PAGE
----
Top Cop responds to questions regarding health regulations enforcement

    (File photo)

    Police Commissioner Gary Griffith says the arrest of 32 persons in Valsayn last month was legal since the event being held was open to the public.

    He has also responded to other recent questions regarding the TTPS’ enforcement of the public health ordinance regulations.

    The following is the Top Cop’s full statement:

    The Commissioner of Police has noted the continued public engagement and lack of clarity as it relates to the assembly of more than five persons in private spaces versus public spaces. The commentary on such matters, as understandable as it may be, has led to a number of inaccurate statements making its way into the public domain questioning the actions of the TTPS in its management of the Public Health Ordinance, inclusive of Judy Raymond of the Newsday, where for the 18th consecutive time, she has written a negative editorial on the TTPS, as she alludes now that the Police is at fault for enforcing laws that are drafted, and should also be taking actions in incidents when we have no authority to do so.

    As such, we are again, forced to provide fact based information, so as to provide clarity on such matters:

    1) Bar owners are now querying that their bars are also private property and hence can be utilized to distribute and consume alcohol behind closed doors. This is in breach of the regulations, as it is still allowing customers access to purchase and consume alcohol, which negates the concept of being private property.

    2) The TTPS release on April 11th is clear and not contradictory. In the first instance, it referred to banks and supermarkets, which were open to the public hence giving police the authorization to close them or disperse the customers if lives were at stake. The statement never stated about having authority to arrest. This however, is totally different to private property, which cannot be “shut down”, but as stated later on in that same release, even if unable to arrest anyone, we can find other means to deter such activities, such as breach of Section 51 of the EMA Act (noise), and setting up road blocks or DUI tests outside these premises after the event. The police did the exact thing via warning the individuals and asking them to disperse.

    3) As it pertains to the claims related to an event at Valsayn, be advised a warrant was issued giving police authorization to enter in the search for illegal weapons. There were several persons at that event, inside and outside that house, and the venue was rented for the event, with reports of there also having a cover charge. This event was open to the public, hence breaching the Public Health Regulations. Thirty-two persons were charged with breaching the Public Health Regulations and the matter is before the court.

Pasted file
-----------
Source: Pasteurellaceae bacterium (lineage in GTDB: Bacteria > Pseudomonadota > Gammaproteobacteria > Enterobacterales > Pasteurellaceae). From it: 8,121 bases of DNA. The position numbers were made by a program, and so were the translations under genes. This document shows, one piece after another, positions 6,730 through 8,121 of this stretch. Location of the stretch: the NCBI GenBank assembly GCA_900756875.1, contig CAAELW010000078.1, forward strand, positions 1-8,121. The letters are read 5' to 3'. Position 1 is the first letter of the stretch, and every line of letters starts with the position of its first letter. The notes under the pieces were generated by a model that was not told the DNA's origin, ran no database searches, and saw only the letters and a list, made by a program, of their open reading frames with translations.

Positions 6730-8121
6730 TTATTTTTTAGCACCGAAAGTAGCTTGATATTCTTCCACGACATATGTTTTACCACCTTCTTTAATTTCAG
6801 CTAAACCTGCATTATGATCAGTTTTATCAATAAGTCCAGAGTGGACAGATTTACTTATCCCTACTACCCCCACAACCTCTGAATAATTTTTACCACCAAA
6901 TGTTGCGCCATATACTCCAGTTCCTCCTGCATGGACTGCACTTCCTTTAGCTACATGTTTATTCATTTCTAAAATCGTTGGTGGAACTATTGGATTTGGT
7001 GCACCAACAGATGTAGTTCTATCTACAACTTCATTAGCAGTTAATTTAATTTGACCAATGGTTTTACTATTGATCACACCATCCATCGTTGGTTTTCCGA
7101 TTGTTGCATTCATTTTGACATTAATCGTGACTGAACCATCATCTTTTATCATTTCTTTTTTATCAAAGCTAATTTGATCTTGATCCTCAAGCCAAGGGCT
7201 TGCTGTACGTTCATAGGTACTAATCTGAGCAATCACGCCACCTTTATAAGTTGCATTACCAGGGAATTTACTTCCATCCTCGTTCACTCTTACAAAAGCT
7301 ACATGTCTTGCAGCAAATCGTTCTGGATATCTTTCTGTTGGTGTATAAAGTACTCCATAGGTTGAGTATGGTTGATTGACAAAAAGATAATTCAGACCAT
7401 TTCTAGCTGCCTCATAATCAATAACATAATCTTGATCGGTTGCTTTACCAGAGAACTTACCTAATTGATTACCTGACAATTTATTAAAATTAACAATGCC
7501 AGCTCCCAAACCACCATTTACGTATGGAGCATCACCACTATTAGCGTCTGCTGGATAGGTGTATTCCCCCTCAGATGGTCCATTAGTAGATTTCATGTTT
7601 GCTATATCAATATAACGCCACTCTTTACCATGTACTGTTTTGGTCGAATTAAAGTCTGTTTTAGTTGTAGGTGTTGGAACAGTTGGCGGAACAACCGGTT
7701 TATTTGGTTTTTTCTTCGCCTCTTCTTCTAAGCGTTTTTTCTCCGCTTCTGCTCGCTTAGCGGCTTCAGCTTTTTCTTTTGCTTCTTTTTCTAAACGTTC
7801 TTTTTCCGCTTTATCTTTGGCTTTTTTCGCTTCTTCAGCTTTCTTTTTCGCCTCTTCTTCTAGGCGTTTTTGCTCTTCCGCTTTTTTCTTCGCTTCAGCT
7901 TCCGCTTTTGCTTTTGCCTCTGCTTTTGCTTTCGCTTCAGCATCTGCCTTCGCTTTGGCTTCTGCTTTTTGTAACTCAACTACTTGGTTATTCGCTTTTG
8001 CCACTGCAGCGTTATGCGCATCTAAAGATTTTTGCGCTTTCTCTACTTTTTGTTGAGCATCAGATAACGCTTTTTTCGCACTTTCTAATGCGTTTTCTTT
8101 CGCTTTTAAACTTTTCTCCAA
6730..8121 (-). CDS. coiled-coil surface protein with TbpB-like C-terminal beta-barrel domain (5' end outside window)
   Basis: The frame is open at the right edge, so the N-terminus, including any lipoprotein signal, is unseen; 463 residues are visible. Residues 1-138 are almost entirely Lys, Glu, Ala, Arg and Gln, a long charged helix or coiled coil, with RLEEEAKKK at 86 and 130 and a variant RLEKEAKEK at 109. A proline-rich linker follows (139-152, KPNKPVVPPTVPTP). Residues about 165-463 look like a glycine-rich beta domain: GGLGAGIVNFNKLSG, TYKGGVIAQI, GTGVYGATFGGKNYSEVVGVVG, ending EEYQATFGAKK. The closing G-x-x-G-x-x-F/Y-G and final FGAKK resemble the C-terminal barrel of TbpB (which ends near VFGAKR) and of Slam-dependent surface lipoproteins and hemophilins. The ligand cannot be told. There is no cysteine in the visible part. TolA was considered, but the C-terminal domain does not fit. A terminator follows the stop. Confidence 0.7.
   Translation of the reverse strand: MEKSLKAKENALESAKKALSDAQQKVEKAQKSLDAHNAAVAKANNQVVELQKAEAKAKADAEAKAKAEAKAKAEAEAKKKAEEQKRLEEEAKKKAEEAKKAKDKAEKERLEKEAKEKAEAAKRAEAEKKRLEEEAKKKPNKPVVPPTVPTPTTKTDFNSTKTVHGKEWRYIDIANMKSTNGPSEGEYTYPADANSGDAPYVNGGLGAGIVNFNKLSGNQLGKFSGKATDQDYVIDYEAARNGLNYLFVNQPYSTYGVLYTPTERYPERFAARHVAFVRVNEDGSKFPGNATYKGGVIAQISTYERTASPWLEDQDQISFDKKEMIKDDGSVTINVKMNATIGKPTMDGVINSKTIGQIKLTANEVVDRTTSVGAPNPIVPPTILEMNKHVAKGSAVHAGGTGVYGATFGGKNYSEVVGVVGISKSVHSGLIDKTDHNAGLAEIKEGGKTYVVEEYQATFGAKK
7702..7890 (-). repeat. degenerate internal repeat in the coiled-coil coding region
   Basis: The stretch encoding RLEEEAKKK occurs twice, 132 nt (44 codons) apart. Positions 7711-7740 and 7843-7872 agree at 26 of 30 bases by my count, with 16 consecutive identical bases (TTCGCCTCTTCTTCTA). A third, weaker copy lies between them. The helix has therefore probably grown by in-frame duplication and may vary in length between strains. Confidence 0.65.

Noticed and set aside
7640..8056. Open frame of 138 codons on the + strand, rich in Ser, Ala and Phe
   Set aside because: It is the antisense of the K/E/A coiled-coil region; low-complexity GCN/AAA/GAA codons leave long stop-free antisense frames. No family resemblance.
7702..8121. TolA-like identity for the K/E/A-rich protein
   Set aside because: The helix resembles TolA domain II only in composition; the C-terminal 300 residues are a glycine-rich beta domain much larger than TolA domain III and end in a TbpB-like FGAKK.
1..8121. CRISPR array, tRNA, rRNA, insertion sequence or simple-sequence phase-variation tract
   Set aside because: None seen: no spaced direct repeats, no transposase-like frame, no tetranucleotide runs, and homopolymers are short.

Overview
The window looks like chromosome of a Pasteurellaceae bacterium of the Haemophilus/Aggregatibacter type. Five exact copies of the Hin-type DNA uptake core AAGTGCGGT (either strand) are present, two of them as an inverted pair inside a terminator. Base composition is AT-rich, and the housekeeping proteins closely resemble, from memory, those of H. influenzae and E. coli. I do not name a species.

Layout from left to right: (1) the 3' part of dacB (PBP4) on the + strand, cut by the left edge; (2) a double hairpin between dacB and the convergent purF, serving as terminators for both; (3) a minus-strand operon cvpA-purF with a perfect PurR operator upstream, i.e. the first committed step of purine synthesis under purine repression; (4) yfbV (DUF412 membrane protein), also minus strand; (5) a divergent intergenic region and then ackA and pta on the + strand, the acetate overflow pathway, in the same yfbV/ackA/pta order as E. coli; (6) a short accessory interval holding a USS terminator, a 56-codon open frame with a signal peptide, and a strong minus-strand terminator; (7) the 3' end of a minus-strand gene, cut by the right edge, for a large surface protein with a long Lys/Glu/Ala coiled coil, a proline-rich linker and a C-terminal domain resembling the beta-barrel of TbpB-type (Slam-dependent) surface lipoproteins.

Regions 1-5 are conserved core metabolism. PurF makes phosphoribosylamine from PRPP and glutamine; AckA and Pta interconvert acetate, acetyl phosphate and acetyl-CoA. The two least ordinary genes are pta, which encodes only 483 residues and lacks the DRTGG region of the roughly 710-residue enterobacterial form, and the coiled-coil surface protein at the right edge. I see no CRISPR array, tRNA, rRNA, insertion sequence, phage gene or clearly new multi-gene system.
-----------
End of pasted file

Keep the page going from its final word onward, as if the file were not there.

4) As it pertains to the incident at Sea Lots, and the subsequent action taken, be advised, when police arrived many persons present at that incident started running to escape and several were found hiding in different areas. Additionally, a law was broken. Again to reiterate, none were arrested. In the Bayside incident, no law was being broken and no one was trying to escape, so on what grounds would they be asked to lie on the floor or for the incident to be recorded? 5) As confirmed by the Attorney General, at many other residential areas or gated communities, the Police similarly only warned the residents, and interestingly enough, not one of these such incidents ever made the front page of any daily newspaper.

    6) As it relates to the specific Bayside event, based on Police reports, and not newspaper articles, there were several persons in or around the pool at Bayside when police arrived, with these guests of the residents scattered around the pool, and not the 40 as being claimed. In fact, the video being shown of a handful around the pool was recorded before the police arrived. Further, as it pertains to claims of the TTPS not wanting to ‘touch’ certain perceived ‘classes’ within society, please note, apart from the organisers of the event, who would be questioned as this investigation continues, all the other patrons were non-nationals. Why would the TTPS seek to be bias or give preferential treatment to nonnationals when hundreds continue to be arrested on varying matters?

    7) The Police simply enforces the law. The regulations are clear and in contrast to what some are alluding to, police officers cannot and do not work on arresting some and not arresting others based on their skin complexion. This is based solely on what authority we have, which is in a public space. In Bayside, it is not a public space and even the pool area is not accessible to the public so as much as many demand that the police arrest persons based on perceptions of bias for or against, it is simply that the present Regulations do not give us authority to do it. All be it that these individuals were operating in a reckless and stupid manner. But as stated previously, we cannot police stupidity or charge someone based on stupidity or being reckless.

    8) To confirm, in contrast to many who are making assumptions based on emotion rather than the facts, the TTPS cannot go witch hunting to arrest people or turn a blind eye to release anyone based on their ethnic composition. It solely has to be done whether a law is broken or not. In this latest incident, the TTPS cannot arrest persons on private property even if they assemble in numbers larger than five, as the Regulations did not give us such authority. However, please note, the TTPS has acquired certain information and would be interviewing persons in this irresponsible action to assist us in enquiries in far greater matters than assembling in a group of more than five.

    Anyone who has information on the whereabouts of these persons, please contact the police at 999, 555, the Police App or WhatsApp 482-GARY.